Amazon offers a robotic arm that can perform repetitive storage tasks

Amazon offers a robotic arm that can perform repetitive storage tasks

An Amazon Sparrow package handles a robot during the Deliver the Future event at the Amazon Robotics Innovation Hub in Westboro, Massachusetts, US, on Thursday, November 10, 2022.

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Amazon On Thursday, it showed off a new robot that could one day help warehouse workers with some of the more tedious aspects of the job.

The company unveiled “Sparrow,” a robotic arm that can grab millions of items of various shapes and sizes, onstage at the Deliver the Future conference near Boston, showcasing new technologies for robotics, transportation and delivery.

Amazon says Sparrow uses computer vision and artificial intelligence to move products around before they are packaged. Video of Sparrow shows the robotic arm picking up a board game, a bottle of vitamins and a stack of papers — all sorts of items that might be pouring through one of the company’s warehouses — and deftly placing them into boxes.

Suction cups mounted on the surface of the robot allow items to be firmly gripped. Previous iterations of robotic arms have been able to grab boxes, which are generally uniform in shape but may vary in size. The Sparrow is capable of manipulating items of varying curvature and size, Jason Messinger, principal technical product manager for robotic manipulation at Amazon Robotics, said in a demonstration.

“This is not just about picking and moving the same things with great precision, which we’ve seen in previous robots,” Messinger said.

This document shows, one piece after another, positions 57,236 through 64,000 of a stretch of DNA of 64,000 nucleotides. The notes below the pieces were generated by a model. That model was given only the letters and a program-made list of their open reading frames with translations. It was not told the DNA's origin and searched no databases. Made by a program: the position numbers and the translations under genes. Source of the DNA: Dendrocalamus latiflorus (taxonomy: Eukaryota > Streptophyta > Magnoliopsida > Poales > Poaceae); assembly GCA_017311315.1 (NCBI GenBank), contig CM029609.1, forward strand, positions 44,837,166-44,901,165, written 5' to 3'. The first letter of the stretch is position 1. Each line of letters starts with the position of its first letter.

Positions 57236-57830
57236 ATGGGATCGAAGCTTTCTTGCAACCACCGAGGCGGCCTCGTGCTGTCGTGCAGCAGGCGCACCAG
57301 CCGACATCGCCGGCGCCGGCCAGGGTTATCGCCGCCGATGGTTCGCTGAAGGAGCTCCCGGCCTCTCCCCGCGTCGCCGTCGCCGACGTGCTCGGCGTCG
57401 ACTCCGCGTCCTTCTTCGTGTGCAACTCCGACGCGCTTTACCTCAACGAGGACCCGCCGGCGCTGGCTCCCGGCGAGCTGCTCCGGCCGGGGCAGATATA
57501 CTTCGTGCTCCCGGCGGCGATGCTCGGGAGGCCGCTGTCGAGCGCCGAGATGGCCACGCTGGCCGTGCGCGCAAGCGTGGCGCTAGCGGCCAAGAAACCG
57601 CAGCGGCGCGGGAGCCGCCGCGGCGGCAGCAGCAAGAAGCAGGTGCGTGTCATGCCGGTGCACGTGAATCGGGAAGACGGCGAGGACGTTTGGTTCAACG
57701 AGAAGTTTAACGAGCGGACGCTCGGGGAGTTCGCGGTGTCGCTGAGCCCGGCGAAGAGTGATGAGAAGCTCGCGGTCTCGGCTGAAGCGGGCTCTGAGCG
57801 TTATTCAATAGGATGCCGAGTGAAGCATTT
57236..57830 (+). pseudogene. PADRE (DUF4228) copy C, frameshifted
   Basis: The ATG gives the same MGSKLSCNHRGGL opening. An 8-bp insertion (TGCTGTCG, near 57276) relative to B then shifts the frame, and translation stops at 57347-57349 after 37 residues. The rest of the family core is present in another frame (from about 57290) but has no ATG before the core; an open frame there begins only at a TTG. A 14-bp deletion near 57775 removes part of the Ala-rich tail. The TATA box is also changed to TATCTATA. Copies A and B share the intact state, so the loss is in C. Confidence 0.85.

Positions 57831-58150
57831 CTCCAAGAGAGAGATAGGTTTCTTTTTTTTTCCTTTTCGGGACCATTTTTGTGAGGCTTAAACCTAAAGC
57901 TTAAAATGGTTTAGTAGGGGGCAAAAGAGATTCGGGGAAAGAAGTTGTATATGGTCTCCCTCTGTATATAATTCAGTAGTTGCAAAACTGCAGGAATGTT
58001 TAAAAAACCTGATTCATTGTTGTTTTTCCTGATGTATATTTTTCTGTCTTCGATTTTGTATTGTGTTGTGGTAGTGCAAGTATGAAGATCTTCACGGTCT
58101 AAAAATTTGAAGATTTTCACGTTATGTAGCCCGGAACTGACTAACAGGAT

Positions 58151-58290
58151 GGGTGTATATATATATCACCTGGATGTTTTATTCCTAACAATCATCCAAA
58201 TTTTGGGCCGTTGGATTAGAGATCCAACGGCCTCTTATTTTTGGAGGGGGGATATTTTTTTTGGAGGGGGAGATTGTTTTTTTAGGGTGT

The company said the robotic arm can identify about 65% of Amazon’s product inventory.

While the introduction of robots into a warehouse often raises questions about whether it will replace human jobs, Amazon says Sparrow will take on repetitive tasks, allowing employees to focus on other things.

The company also said the technology could improve safety in the workplace, although this possibility has been mooted. investigation by Disclosure from the Center for Journalistic Investigations It found that company warehouses with robots had higher infection rates than facilities without automation.

Amazon has steadily added to its fleet of warehouse robots since then acquired Kiva Systems for $775 million a decade ago. Kiva evolved into Amazon Roboticsthe company’s internal incubator for robotic execution systems.

Amazon Hercules robots are tested during the Deliver the Future event at the Amazon Robotics Innovation Hub in Westboro, Massachusetts, US, on Thursday, November 10, 2022.

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By adding more automation to its fulfillment centers, Amazon can reduce its reliance on front-line workers to handle picking, packing, and shipping of items in its warehouse. This insight is more important than ever as the company, which is the second largest employer in the United States after Wal-Mart, may run out of workers to hire in the country by 2024, Recode mentioned.

The company said Thursday that about 75% of the 5 billion packages Amazon handles annually are handled by bots in at least one part of the delivery process.

Amazon in June a statement The first fully autonomous robot that can work alongside warehouse workers, as well as other systems that can sort and move packages. He. She earned too Cloostermans, which develops warehouse machines and robots.

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